State-of-the-art fluid management in the operating room.

Thumbnail Image



Journal Title

Journal ISSN

Volume Title

Repository Usage Stats


Citation Stats


The underlying principles guiding fluid management in any setting are very simple: maintain central euvolemia, and avoid salt and water excess. However, these principles are frequently easier to state than to achieve. Evidence from recent literature suggests that avoidance of fluid excess is important, with excessive crystalloid use leading to perioperative weight gain and an increase in complications. A zero-balance approach aimed at avoiding fluid excess is recommended for all patients. For major surgery, there is a sizeable body of evidence that an individualized goal-directed fluid therapy (GDFT) improves outcomes. However, within an Enhanced Recovery program only a few studies have been published, yet so far GDFT has not achieved the same benefit. Balanced crystalloids are recommended for most patients. The use of colloids remains controversial; however, current evidence suggests they can be beneficial in intraoperative patients with objective evidence of hypovolemia.





Published Version (Please cite this version)


Publication Info

Miller, Timothy E, Karthik Raghunathan and Tong J Gan (2014). State-of-the-art fluid management in the operating room. Best Practice and Research: Clinical Anaesthesiology, 28(3). pp. 261–273. 10.1016/j.bpa.2014.07.003 Retrieved from

This is constructed from limited available data and may be imprecise. To cite this article, please review & use the official citation provided by the journal.



Timothy Ellis Miller

Professor of Anesthesiology

Clinical and research interests are Enhanced Recovery and Perioperative Medicine; with particular interests in fluid management, and perioperative optimization of the high-risk non-cardiac surgery patient.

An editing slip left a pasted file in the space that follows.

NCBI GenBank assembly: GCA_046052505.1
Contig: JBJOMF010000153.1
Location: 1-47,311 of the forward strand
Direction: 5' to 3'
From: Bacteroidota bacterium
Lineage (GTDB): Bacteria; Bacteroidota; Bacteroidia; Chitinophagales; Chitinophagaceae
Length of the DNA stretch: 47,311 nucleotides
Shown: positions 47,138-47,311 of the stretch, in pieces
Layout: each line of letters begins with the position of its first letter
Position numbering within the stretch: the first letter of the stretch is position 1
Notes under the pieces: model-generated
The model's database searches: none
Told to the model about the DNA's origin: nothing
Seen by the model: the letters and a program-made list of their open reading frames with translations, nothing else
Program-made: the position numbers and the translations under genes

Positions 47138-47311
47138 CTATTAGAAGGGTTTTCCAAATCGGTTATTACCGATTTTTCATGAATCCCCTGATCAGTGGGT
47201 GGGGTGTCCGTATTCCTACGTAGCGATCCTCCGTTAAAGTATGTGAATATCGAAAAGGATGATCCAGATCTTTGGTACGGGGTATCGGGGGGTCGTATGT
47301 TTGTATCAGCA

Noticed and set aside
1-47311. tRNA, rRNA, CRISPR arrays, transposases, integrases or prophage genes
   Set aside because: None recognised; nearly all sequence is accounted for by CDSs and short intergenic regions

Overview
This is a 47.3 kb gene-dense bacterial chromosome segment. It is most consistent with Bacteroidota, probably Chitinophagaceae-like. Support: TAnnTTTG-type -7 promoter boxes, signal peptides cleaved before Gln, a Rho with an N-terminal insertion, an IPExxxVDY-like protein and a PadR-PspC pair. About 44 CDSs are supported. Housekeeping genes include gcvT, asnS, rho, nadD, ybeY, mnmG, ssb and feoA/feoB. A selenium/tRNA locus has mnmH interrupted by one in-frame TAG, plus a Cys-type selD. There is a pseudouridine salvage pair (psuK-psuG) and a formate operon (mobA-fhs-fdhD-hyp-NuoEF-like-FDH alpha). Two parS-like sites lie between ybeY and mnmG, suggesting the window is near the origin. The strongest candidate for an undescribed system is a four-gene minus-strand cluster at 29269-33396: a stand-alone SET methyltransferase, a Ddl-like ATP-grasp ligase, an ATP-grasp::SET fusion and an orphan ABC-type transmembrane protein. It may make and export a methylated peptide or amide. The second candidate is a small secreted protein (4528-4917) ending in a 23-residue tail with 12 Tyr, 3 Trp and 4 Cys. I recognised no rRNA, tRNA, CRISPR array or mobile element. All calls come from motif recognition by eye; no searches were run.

Karthik Raghunathan

Associate Professor of Anesthesiology

Dr. Karthik Raghunathan is an Associate Professor with Tenure in the Department of Anesthesiology, with a secondary appointment in the Department of Population Health Sciences, at the Duke University School of Medicine and is a Staff Physician at the Durham Veterans Affairs Healthcare System. He is co-director of the Critical care And Perioperative population hEalth Research (CAPER) Program. 

In addition to clinical practice as an anesthesiologist and intensive care physician, Dr. Raghunathan is an epidemiologist and health services researcher with over $2 Million in funding from Federal, Industry, and Non-Profit entities since 2015. He co-directs the Critical care and Perioperative Population Health Research (CAPER) program, generating and disseminating evidence to inform clinical practice guidelines.

His studies focus on: a) the comparative effectiveness and safety of procedures and medications used for acute postoperative pain management, fluid resuscitation during surgery and intensive care; b) the implementation and effectiveness of nonpharmacologic treatments, such as music medicine and peripheral neuromodulation, and c) reducing race, sex, and income-based inequities in treatments and outcomes.

Dr. Raghunathan collaborates with colleagues within Duke, as well as colleagues at Academically affiliated other VA Healthcare Systems. He welcomes collaboration and can be reached at 

Unless otherwise indicated, scholarly articles published by Duke faculty members are made available here with a CC-BY-NC (Creative Commons Attribution Non-Commercial) license, as enabled by the Duke Open Access Policy. If you wish to use the materials in ways not already permitted under CC-BY-NC, please consult the copyright owner. Other materials are made available here through the author’s grant of a non-exclusive license to make their work openly accessible.